Law Offices of Robin Bresky Obtains Affirmance of Order Limiting Successor Mortgagee’s Liability Following a Foreclosure SaleMonday, January 21st, 2013
Law Offices of Robin Bresky Obtains Affirmance of Order Limiting Successor Mortgagee’s Liability Following a Foreclosure Sale
The Sterling Villages of Palm Beach Lakes v. The Bank of New York, 4D11-3008
The Law Offices of Robin Bresky recently won an affirmance of an order limiting a successor mortgagee’s liability to the homeowner’s association (“HOA”) following a foreclosure sale. Our client held a mortgage on property located within the HOA. The unit owner defaulted. Our client foreclosed on the property, and joined the HOA in the foreclosure suit. Our client purchased the unit at foreclosure sale and obtained a certificate of title.
Following the foreclosure sale, our client sought to determine its liability to the HOA for the outstanding unpaid assessments on the unit. Our client took the position that it was a successor mortgagee whose liability for unpaid assessments was limited by the operation of section 718.116(1)(b), Florida Statutes, to the lesser of the preceding twelve months’ assessments prior to taking title, or one percent of the mortgage debt. The HOA sought discovery on the issue of whether our client was a successor mortgagee. The HOA also argued that our client was required to initiate a separate proceeding in which to determine the amounts due to the HOA. The HOA also sought various amounts for interest and other charges accruing prior to the time our client took title. The trial court rendered an order in our client’s favor denying discovery and limiting our client’s liability pursuant to the statute. The HOA appealed.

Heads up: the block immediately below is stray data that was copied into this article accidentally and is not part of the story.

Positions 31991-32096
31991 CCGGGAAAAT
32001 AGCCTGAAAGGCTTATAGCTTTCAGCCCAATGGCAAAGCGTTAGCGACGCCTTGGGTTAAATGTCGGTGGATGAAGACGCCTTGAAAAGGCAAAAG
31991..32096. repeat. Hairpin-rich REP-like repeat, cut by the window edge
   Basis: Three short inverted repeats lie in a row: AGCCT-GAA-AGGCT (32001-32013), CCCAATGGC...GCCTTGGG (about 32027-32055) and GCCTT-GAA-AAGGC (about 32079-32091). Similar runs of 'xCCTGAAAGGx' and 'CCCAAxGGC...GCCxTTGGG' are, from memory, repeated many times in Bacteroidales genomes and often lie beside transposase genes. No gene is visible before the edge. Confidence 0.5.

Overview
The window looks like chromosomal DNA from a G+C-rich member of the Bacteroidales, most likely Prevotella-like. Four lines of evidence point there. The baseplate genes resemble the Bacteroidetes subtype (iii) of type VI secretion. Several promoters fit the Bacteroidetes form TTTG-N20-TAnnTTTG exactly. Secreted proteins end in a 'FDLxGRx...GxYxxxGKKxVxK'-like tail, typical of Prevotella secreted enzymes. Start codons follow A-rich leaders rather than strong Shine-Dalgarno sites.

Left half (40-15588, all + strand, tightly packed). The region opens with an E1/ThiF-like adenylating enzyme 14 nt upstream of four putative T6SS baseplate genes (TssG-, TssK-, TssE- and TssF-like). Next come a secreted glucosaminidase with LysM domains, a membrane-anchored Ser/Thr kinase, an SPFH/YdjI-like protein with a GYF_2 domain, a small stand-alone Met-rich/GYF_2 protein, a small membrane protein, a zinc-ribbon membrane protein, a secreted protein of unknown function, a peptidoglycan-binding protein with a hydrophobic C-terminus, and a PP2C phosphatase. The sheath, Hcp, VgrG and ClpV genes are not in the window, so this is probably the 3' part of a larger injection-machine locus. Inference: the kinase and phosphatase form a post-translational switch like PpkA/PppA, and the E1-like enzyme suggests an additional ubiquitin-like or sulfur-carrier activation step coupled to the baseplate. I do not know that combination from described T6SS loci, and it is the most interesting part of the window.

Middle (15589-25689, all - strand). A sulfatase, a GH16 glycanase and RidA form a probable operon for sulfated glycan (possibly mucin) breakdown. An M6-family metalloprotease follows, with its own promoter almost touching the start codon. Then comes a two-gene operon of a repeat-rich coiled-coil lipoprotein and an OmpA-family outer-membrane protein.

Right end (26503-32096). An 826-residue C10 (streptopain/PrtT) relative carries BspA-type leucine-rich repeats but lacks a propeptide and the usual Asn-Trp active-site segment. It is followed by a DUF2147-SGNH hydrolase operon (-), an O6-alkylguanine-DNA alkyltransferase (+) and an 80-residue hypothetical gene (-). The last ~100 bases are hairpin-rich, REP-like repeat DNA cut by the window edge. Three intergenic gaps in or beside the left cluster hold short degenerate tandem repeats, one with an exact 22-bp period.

We argued on appeal that the trial court had already determined in its Final Judgment of Foreclosure that our client was a successor mortgagee and the HOA had failed to appeal the Final Judgment, so discovery on that issue would not be appropriate. We also argued that our client’s liability was limited by the statute and the statute did not include the various additional amounts sought by the HOA. The Fourth DCA issued a per curiam affirmance of the trial court’s order. This result in the appellate court preserved the beneficial outcome for our client.